A lame duck session of the 97th General Assembly which began with talk of dramatic action on gun control, pension reform and medical marijuana, ended with very little action this week.

The House voted to approve granting Temporary Visitor Driver Licenses to persons in the country illegally, provided they could produce proof that they have lived in Illinois for at least one year, have insurance and pass a driving test. I voted against this legislation on the grounds that I do not believe the state of Illinois should be in the business of extending privileges to those who are in our country illegally. I am concerned that laws such as this will only encourage more people to enter the country and our state illegally.

A rumored assault weapon ban, and a ban on high-capacity ammunition magazines, failed to get enough support to be called for a vote in the Senate, and thus never made it to the House chamber. I was pleased to see common sense win out in the Senate because I do not believe that imposing Chicago-style restrictions on the Constitutional rights of law-abiding gun owners is going to solve our nation’s crime problem. It hasn’t worked in Chicago, and I do not believe it will work statewide.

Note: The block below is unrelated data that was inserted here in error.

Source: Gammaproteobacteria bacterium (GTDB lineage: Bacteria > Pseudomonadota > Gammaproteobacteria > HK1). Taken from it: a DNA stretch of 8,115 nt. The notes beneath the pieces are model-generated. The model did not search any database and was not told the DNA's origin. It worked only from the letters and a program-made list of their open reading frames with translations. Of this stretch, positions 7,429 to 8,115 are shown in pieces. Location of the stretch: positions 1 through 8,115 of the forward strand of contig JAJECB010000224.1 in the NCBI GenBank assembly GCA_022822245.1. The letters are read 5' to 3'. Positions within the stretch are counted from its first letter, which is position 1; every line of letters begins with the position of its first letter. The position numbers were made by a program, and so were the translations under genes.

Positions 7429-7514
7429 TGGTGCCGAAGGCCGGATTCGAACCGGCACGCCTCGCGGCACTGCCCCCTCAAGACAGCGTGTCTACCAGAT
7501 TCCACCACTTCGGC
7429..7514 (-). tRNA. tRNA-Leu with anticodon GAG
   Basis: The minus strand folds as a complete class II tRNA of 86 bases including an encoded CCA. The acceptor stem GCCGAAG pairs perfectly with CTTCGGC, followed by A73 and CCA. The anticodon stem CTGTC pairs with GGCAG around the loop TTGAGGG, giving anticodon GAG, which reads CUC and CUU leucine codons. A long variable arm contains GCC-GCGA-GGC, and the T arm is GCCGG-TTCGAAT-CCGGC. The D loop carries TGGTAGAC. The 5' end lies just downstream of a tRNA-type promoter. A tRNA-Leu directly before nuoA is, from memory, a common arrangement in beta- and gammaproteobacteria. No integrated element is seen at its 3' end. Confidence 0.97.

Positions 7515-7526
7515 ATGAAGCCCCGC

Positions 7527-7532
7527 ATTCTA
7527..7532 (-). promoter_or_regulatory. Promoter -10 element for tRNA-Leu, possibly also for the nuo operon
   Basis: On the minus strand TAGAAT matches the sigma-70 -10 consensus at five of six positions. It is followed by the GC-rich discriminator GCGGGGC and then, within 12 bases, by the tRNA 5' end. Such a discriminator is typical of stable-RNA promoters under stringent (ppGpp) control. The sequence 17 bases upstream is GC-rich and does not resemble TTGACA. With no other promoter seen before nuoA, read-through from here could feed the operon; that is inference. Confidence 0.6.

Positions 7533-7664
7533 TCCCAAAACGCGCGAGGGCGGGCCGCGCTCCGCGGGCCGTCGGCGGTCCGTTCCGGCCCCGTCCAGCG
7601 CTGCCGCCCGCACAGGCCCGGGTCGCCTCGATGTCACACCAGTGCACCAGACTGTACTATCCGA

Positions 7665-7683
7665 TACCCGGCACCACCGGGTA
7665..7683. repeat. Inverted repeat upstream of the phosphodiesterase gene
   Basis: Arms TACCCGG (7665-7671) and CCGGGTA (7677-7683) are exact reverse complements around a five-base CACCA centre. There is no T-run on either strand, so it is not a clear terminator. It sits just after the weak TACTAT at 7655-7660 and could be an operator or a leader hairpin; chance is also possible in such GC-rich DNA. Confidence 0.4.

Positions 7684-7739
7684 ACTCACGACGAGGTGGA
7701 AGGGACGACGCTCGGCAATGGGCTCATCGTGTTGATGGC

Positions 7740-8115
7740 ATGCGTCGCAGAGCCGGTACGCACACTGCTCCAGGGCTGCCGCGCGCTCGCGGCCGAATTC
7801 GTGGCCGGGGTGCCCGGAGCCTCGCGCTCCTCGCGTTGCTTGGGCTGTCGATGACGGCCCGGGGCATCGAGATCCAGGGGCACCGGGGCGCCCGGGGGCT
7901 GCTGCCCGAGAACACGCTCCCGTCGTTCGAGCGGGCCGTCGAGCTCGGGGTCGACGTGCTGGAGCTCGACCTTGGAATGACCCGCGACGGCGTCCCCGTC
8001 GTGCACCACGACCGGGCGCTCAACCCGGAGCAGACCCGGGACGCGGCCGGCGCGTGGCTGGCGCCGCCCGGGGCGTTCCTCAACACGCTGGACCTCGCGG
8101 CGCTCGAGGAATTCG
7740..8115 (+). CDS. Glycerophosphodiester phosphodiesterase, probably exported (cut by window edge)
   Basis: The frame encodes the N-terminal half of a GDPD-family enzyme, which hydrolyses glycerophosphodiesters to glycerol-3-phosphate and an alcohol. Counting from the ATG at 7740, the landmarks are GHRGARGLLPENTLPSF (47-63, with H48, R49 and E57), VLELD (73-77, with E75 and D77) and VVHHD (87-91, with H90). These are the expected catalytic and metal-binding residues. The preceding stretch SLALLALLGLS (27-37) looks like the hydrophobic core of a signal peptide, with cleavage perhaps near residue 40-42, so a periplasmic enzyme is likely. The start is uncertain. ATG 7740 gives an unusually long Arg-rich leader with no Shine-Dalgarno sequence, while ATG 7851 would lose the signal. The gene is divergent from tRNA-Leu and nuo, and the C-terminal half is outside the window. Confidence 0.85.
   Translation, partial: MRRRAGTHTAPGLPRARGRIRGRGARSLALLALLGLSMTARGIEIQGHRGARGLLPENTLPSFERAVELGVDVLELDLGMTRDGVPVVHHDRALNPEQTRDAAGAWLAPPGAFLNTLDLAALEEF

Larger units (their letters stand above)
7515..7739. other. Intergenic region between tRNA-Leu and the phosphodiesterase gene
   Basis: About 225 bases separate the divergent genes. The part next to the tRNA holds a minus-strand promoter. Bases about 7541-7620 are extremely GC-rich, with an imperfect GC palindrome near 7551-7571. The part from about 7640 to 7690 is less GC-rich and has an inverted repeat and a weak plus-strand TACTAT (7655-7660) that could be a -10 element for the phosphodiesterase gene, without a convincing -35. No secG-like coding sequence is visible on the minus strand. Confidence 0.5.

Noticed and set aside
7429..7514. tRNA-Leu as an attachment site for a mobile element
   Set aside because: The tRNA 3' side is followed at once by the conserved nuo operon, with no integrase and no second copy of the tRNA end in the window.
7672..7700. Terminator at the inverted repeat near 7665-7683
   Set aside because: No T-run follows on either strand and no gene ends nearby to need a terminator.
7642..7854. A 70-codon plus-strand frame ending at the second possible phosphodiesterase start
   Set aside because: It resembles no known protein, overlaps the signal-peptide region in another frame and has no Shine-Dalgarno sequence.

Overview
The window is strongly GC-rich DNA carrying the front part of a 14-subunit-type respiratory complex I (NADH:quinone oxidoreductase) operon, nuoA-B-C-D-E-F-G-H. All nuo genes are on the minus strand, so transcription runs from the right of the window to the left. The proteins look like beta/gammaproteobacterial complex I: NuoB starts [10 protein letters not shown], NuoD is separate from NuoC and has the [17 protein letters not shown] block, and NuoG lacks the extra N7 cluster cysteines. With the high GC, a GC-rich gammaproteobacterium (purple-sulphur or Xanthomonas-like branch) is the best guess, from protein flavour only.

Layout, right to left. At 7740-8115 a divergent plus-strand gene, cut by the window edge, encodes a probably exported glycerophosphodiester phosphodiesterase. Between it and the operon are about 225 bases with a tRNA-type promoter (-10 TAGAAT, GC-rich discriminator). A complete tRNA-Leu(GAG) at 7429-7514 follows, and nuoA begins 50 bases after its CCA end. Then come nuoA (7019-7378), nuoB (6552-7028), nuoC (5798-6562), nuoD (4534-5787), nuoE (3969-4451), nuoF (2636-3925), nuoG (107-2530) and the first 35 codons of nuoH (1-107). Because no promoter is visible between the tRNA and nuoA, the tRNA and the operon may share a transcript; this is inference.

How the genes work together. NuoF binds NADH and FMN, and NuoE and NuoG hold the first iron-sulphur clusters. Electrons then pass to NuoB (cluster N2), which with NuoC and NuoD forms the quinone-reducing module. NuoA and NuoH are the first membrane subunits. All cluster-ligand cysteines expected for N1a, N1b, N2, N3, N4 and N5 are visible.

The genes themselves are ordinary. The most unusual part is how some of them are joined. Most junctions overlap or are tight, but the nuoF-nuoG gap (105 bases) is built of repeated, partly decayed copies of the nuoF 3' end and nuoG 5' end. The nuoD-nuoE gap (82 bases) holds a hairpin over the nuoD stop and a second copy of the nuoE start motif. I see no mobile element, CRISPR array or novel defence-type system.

Several proposals for pension reform were floated and voted on in committee, but in the end no final action was taken. On the final day of session, a pension proposal which would have reduced cost-of-living adjustments for retired teachers and state employees went nowhere, and was replaced with a proposed “pension super-committee,” to come up with a reform plan by April 30. In the end, neither one of these proposals was able to garner enough support to be called for a vote on the House floor. Pension reform is likely to be the number one issue legislators will try to address in the newly-convened 98th General Assembly.